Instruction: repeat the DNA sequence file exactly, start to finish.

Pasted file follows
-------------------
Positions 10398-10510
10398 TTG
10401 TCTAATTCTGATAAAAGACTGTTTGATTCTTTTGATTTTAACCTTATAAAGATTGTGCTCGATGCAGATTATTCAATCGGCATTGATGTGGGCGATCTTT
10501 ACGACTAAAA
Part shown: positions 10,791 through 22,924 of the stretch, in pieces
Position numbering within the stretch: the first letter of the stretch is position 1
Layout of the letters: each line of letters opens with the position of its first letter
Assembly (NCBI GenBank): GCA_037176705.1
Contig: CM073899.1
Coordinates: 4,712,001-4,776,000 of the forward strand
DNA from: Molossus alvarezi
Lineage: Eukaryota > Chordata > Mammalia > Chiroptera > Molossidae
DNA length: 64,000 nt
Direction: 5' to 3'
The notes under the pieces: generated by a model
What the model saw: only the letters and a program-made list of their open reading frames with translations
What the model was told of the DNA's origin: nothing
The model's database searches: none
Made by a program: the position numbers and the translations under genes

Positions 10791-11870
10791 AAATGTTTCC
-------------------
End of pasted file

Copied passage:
Positions 10398-10510
10398 TTG
10401 TCTAATTCTGATAAAAGACTGTTTGATTCTTTTGATTTTAACCTTATAAAGATTGTGCTCGATGCAGATTATTCAATCGGCATTGATGTGGGCGATCTTT
10501 ACGACTAAAA
Part shown: positions 10,791 through 22,924 of the stretch, in pieces
Position numbering within the stretch: the first letter of the stretch is position 1
Layout of the letters: each line of letters opens with the position of its first letter
Assembly (NCBI GenBank): GCA_037176705.1
Contig: CM073899.1
Coordinates: 4,712,001-4,776,000 of the forward strand
DNA from: Molossus alvarezi
Lineage: Eukaryota > Chordata > Mammalia > Chiroptera > Molossidae
DNA length: 64,000 nt
Direction: 5' to 3'
The notes under the pieces: generated by a model
What the model saw: only the letters and a program-made list of their open reading frames with translations
What the model was told of the DNA's origin: nothing
The model's database searches: none
Made by a program: the position numbers and the translations under genes

Positions 10791-11870
10791 AAATGTTTCC